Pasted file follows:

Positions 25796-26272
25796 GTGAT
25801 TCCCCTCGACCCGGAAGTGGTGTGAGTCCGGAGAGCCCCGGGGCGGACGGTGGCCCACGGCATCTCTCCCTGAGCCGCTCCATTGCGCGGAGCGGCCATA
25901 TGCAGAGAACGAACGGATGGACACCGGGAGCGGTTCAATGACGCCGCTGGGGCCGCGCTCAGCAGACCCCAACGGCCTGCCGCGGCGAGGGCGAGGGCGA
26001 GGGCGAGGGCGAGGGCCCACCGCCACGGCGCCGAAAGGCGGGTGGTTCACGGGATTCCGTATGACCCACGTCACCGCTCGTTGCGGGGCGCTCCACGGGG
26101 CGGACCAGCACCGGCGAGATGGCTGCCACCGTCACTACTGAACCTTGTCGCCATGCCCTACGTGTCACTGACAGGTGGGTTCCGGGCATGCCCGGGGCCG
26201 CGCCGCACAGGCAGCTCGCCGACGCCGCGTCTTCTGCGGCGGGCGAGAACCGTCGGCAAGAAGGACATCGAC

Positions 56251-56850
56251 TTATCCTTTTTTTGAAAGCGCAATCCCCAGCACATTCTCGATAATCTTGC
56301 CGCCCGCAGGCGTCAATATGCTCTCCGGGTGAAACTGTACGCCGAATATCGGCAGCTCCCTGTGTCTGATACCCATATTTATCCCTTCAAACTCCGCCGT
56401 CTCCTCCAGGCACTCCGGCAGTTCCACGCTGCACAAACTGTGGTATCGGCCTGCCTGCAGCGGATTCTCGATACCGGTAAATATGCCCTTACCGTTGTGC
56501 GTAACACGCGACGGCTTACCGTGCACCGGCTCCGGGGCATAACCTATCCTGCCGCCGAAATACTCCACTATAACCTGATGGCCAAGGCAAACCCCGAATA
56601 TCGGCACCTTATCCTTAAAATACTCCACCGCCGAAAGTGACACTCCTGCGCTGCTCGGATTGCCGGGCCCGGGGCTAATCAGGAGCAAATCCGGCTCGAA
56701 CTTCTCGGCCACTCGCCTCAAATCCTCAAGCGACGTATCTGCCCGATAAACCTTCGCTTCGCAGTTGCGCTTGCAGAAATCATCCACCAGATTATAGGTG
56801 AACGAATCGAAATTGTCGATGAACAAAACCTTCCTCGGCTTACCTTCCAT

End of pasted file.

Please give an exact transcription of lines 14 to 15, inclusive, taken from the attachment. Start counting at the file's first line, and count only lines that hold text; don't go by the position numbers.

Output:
56701 CTTCTCGGCCACTCGCCTCAAATCCTCAAGCGACGTATCTGCCCGATAAACCTTCGCTTCGCAGTTGCGCTTGCAGAAATCATCCACCAGATTATAGGTG
56801 AACGAATCGAAATTGTCGATGAACAAAACCTTCCTCGGCTTACCTTCCAT